Ask any parent about what they worried most about with their first born and they will likely tell you that they came in to this world healthy and stayed that way. For a lot of new parents, fevers are a source of great concern. We asked a pediatrician at McGreevy when we need to worry about fevers and when that means a trip to the ER.
New parents have so many things to worry about when they bring their new baby home. Pediatrician Dr. Kara Bruning at the main McGreevy Clinic Avera says caregivers are right to be concerned if their baby is running a fever.
Dr. Bruning says, "When babies are 2 months old or younger get sick, they go down hill in a hurry. They could have meningitis, urinary tract infection, bacteria in their blood steam we just don't know those things until we take a look at the child and run some tests.
Dr. Bruning says the best way to take a baby's temp is with a rectal thermometer. She says if it's over 100 degrees you should get them to the doctor as soon as possible. It is a different story for older babies, toddlers and grade school aged kids.
Dr. Bruning says, "If they are older than 6 months they can have Motrin and you don't have to worry about it. Fever is actually a good thing. It's your body's way of fighting something. Don't panic. If their fever is 102 or 103 give them some Motrin or Tylenol and if it comes down you are ok. If the fever is 105 then you might want to think about calling your doctor. It's something to think about, but not panic over, unless your baby is really little."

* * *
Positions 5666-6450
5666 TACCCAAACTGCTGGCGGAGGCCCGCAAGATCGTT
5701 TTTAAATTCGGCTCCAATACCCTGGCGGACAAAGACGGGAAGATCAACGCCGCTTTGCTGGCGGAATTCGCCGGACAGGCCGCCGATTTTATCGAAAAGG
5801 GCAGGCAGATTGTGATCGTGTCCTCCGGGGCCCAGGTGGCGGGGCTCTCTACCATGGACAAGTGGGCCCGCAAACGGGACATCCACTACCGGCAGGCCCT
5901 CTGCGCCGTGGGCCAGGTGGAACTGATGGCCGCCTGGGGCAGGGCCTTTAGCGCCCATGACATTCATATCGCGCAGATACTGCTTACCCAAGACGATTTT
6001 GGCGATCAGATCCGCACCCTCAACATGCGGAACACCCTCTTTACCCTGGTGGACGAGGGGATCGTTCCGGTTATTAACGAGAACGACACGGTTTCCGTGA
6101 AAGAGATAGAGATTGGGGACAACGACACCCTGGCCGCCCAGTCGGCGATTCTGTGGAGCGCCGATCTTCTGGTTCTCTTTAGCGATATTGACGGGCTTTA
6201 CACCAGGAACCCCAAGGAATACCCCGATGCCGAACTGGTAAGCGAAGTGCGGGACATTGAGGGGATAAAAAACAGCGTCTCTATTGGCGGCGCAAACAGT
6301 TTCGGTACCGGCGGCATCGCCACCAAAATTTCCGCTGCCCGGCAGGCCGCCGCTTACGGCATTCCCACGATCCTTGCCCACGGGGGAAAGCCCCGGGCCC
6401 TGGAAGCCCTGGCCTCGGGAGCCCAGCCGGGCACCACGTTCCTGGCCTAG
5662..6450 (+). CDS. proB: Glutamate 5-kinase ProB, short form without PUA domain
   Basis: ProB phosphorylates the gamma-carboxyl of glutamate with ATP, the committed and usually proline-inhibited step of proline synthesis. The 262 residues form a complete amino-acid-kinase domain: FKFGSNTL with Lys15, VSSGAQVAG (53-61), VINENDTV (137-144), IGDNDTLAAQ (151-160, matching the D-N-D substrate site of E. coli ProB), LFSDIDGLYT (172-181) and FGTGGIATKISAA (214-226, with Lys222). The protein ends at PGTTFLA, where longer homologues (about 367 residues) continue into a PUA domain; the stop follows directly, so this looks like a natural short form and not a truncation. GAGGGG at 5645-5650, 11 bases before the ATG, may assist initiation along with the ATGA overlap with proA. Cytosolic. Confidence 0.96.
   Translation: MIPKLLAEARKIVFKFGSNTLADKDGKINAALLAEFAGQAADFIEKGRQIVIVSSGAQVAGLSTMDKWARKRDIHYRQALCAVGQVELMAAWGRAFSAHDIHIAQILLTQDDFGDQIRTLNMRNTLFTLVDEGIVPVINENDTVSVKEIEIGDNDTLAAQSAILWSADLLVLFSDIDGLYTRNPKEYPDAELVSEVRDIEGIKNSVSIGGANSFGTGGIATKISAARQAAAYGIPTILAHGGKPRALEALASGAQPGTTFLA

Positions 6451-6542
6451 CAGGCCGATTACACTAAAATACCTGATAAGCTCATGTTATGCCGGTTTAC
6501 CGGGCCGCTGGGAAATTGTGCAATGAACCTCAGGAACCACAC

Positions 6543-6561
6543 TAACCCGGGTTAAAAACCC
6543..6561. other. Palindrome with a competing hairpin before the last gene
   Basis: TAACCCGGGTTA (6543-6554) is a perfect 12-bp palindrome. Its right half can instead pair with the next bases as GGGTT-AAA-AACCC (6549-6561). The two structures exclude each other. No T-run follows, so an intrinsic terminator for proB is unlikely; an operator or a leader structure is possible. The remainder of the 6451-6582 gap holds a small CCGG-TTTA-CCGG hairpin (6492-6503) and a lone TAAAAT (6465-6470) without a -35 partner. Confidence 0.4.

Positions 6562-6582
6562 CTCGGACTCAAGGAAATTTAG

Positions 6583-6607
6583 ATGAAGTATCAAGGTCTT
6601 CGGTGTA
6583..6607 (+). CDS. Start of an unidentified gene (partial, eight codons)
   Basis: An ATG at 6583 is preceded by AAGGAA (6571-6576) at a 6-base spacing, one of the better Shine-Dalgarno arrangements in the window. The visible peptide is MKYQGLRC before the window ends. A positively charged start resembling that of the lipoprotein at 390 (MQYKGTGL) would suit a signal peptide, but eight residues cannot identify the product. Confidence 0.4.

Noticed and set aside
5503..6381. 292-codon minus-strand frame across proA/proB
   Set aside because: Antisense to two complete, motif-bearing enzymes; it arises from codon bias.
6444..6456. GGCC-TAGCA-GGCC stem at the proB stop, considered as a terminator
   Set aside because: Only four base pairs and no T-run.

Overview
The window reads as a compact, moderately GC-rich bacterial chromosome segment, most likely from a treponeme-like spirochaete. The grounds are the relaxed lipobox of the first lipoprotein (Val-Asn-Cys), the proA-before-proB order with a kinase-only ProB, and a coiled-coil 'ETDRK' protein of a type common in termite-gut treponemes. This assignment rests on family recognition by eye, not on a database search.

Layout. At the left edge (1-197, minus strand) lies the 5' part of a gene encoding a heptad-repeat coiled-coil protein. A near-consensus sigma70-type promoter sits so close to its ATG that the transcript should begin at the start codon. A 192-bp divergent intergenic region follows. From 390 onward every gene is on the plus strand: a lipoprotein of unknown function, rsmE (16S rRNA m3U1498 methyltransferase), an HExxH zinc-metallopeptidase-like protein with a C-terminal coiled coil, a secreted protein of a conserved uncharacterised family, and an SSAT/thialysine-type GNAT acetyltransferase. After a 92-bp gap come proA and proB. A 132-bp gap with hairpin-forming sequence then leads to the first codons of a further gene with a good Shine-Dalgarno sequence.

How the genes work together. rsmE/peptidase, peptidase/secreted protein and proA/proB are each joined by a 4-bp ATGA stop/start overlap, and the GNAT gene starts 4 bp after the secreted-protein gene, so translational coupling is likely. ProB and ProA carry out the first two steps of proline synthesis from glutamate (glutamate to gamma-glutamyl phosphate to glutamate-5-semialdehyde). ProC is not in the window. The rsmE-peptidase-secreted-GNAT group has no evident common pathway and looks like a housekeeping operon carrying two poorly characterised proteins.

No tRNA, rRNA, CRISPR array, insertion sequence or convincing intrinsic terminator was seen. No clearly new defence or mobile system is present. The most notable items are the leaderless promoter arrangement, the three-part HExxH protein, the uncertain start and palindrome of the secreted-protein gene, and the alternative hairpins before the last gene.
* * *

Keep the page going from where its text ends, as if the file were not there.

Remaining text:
Parents have a tendency to really bundle up their babies so those babies have a tendency to overheat. If you think they are running a fever take the blankets off, let them sit for a couple of minutes and then take their temperature.
Dr. Bruning says, "If they still have a fever greater than 100 they need to be seen right away."
Dr. Bruning says don't work yourself into a fever pitch. It really boils down to this; if your baby or child feels hot take their temp. If the baby is running a fever get moving to get them in to the doctor.
Dr. Bruning recommends a regular run-of-the mill hand held thermometer for toddlers and kids. She says you don't have to spend a lot of money this works just fine if you just hold it under their armpit. She does not recommend the pacifier thermometers (she says they just don't work well) or the ear thermometers because it's hard to get a good seal with them.